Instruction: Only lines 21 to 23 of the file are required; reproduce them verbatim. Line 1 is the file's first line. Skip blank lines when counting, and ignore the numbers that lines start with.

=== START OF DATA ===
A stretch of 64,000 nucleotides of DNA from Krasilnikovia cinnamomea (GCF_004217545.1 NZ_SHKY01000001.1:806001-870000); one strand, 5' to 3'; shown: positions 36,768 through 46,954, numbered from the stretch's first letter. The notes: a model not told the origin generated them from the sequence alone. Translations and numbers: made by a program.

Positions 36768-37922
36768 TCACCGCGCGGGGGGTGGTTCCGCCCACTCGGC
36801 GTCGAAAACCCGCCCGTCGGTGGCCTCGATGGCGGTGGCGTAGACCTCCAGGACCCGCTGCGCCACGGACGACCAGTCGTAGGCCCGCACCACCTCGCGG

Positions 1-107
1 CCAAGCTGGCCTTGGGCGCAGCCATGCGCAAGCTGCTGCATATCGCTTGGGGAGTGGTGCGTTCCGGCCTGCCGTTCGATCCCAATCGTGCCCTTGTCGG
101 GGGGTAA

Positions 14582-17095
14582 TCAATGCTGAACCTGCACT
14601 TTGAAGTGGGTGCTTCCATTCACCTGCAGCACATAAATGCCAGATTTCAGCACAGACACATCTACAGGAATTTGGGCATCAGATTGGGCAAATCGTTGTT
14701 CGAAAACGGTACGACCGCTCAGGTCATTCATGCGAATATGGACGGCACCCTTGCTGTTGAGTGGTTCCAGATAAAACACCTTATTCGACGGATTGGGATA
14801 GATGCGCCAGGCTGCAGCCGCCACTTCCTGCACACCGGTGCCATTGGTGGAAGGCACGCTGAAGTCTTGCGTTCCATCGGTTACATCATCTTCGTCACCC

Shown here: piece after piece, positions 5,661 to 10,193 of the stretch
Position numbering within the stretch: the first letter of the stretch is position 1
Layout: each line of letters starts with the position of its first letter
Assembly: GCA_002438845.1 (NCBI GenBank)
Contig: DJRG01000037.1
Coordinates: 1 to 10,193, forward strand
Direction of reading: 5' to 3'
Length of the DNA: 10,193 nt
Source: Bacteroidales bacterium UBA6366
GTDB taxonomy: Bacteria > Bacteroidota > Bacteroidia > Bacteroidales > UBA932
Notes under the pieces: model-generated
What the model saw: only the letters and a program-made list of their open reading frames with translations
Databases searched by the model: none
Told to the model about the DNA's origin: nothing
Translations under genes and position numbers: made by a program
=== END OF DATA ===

Source: Bacteroidales bacterium UBA6366
GTDB taxonomy: Bacteria > Bacteroidota > Bacteroidia > Bacteroidales > UBA932
Notes under the pieces: model-generated